Hey, all you antisocial writers out there, guess what? No matter what you mother, father, siblings, and/or significant others are saying about how you should get out more and become one of the gang…you’re probably living your life just fine.
Especially if you’re a writer. Check it out:
by Jory Mackay
Charles Dickens didn’t just have a great mind, he had great calves as well.
On any given day, Dickens averaged 12+ miles of walking through the lush Kent countryside or the bustling streets of Victorian London.
One particularly dreary night in October of 1857, Dickens set out to escape his increasingly disharmonious marriage, walking from his home in Central London to his house in Kent—a 30-mile trip that would eventually be repeated (in reverse) by his character Pip in Great Expectations. In fact, many moments from Dickens’ solitary walks later ended up as fodder for his work.
“There are details in Dickens’ descriptions—a window, or a railing, or the keyhole of a door—which he endows with demoniac life. The things seem more actual than things really are,” explains critic G.K Chesterton inCharles Dickens: A Critical Study.
“Indeed, that degree of realism does not exist in reality: it is the unbearable realism of a dream. And this kind of realism can only be gained by walking dreamingly in a place; it cannot be gained by walking observantly.”
But what is it that happens when we allow our minds to dive deep into our subconscious? And how does it help us break through creative blocks?
Is being alone the key to creativity?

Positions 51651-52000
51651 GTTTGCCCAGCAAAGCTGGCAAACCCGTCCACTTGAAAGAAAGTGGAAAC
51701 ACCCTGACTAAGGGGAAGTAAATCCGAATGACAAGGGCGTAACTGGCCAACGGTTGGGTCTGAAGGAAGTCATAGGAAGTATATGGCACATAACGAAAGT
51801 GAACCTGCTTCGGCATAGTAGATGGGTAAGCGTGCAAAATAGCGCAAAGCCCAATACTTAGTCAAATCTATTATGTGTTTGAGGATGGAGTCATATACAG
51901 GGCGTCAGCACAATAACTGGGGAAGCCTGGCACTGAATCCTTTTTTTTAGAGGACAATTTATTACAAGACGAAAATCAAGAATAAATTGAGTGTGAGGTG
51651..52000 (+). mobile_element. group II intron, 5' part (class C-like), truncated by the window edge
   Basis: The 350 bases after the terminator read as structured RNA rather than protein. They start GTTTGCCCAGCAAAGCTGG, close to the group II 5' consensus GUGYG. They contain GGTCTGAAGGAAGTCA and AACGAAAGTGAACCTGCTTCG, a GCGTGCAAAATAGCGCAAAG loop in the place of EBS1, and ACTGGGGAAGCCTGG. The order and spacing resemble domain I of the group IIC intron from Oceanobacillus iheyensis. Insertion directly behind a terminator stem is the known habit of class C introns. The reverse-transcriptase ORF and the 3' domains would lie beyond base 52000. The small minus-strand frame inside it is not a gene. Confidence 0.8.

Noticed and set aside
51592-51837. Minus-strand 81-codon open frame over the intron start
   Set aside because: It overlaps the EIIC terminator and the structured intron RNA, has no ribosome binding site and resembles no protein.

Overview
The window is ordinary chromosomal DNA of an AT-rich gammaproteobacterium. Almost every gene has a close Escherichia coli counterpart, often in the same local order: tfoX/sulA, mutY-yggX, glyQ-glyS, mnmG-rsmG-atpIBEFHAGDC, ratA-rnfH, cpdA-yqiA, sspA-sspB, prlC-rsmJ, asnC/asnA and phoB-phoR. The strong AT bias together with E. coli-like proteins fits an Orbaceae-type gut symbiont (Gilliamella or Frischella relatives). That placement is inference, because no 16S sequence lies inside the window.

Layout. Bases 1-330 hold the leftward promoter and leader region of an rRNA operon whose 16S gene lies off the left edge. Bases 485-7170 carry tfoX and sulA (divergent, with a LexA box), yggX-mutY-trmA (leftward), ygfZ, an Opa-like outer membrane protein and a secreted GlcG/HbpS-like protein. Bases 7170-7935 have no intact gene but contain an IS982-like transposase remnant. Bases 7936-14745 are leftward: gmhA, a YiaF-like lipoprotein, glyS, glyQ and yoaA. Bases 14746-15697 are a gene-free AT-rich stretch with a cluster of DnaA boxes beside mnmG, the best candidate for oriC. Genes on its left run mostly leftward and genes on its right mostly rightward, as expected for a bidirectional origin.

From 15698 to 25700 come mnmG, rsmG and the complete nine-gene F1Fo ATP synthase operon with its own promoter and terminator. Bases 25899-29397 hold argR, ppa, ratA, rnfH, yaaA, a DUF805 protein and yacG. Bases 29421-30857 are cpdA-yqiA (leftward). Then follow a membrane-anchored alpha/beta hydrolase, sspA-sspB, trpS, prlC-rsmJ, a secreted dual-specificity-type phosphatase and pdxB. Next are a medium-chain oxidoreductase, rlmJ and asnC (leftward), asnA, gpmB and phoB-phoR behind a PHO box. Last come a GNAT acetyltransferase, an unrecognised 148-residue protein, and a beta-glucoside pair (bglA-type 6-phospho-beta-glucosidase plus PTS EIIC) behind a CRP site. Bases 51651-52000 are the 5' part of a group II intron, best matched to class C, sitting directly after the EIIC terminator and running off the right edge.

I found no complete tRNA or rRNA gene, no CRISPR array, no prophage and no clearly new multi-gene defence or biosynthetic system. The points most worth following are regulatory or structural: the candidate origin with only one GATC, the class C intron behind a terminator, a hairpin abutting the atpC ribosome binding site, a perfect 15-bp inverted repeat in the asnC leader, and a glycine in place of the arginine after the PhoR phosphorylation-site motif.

Just what makes us ‘creative’?
To understand how creativity works, we need to first understand how creative people work.
Back in the 1960s, psychologist and pioneering creativity researcher Frank X. Barron brought together a group of the eras most high-profile creators including writers Truman Capote, William Carlos Williams, and Frank O’Connor, as well as leading architects, scientists, entrepreneurs, and mathematicians, to see if he could determine a common trait across creative individuals no matter their speciality.
What Barron found was that the most creative thinkers all exhibited certain common traits: an openness to one’s inner life; a preference for ambiguity and complexity; an unusually high tolerance for disorder and disarray (and vodka and orange juice if we’re talking about Capote); and the ability to extract order from chaos.
Describing the cluster of traits that he observed, Barron put forth that the creative genius was: “both more primitive and more cultured, more destructive and more constructive, occasionally crazier and yet adamantly saner, than the average person.”
80 years later, leading creativity researcher and the father of ‘flow’ Mihaly Csikszentmihalyi would sum up the creative individual in a similar fashion….